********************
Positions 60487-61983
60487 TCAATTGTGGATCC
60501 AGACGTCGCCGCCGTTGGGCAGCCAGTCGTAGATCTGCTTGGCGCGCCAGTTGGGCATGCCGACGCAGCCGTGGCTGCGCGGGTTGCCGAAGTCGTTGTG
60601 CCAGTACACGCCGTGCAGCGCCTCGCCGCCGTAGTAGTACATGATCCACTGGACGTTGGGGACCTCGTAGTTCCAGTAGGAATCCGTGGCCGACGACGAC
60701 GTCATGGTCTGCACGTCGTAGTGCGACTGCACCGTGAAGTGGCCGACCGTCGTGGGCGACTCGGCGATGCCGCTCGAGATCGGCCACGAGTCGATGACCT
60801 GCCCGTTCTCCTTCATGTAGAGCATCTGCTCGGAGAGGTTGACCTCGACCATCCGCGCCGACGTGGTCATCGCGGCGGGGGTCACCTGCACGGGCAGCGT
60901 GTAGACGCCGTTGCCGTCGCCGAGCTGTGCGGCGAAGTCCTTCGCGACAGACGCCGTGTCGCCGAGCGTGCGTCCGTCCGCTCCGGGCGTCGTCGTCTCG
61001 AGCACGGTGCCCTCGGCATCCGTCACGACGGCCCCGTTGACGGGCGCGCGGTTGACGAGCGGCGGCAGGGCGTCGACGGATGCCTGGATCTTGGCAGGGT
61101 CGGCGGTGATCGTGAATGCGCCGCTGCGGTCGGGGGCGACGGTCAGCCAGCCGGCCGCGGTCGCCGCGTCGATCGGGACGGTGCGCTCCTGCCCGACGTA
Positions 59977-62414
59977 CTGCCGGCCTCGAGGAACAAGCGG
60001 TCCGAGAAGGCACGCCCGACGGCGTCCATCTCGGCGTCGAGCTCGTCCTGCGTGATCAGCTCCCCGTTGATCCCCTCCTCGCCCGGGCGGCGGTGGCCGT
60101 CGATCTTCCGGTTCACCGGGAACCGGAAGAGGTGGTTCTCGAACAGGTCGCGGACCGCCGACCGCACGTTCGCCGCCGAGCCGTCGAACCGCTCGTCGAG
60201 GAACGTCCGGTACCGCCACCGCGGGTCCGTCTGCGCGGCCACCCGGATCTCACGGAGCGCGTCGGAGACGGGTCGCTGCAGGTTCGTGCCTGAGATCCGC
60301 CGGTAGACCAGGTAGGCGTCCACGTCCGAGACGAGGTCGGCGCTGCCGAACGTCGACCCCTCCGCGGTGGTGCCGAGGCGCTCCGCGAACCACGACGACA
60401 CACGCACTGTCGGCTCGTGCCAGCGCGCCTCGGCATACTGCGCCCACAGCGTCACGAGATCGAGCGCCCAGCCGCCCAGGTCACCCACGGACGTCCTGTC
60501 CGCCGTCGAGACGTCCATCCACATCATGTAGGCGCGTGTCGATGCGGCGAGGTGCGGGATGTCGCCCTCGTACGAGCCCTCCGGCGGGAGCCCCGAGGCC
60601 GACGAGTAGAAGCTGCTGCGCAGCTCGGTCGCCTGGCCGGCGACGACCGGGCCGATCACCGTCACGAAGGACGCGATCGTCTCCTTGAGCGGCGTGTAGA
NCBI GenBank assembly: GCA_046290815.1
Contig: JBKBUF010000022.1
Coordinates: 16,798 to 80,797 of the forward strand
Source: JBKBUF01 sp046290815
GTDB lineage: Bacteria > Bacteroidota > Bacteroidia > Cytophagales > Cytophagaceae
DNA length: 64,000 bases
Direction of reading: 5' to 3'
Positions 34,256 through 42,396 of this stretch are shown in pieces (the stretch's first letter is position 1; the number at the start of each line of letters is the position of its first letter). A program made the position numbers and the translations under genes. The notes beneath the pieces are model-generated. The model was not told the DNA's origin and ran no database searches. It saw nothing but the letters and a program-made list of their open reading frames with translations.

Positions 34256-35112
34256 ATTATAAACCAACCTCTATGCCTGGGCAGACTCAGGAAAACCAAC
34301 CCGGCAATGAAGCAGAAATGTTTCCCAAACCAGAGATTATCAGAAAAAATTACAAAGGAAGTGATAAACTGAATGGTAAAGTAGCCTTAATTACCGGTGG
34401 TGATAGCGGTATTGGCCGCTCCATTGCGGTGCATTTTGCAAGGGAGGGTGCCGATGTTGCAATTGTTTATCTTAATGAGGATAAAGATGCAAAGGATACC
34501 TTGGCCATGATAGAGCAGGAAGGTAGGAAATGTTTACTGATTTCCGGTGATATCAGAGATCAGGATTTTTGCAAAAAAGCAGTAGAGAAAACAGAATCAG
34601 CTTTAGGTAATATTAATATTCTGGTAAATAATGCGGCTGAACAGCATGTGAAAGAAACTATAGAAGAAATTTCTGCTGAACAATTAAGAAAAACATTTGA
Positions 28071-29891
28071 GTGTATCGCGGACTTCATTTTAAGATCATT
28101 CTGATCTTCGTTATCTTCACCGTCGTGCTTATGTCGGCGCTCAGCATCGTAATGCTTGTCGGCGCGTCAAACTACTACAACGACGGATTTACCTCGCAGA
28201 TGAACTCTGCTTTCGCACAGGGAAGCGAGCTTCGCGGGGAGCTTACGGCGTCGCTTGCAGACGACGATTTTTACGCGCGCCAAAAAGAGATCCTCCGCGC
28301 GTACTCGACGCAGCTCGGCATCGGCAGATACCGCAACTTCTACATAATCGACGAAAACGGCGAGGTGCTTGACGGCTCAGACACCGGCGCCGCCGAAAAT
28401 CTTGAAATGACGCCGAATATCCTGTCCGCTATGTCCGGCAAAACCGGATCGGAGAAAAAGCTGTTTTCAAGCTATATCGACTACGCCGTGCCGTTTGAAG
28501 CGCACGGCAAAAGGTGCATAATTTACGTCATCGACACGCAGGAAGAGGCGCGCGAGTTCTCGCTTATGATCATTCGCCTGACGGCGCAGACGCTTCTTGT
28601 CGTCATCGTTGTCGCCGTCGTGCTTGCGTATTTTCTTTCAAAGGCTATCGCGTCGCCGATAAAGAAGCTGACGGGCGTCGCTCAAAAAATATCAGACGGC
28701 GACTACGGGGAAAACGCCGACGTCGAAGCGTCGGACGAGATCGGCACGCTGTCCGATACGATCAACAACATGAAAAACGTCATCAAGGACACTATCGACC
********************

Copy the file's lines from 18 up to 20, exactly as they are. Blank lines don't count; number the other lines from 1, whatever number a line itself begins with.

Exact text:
60601 GACGAGTAGAAGCTGCTGCGCAGCTCGGTCGCCTGGCCGGCGACGACCGGGCCGATCACCGTCACGAAGGACGCGATCGTCTCCTTGAGCGGCGTGTAGA
NCBI GenBank assembly: GCA_046290815.1
Contig: JBKBUF010000022.1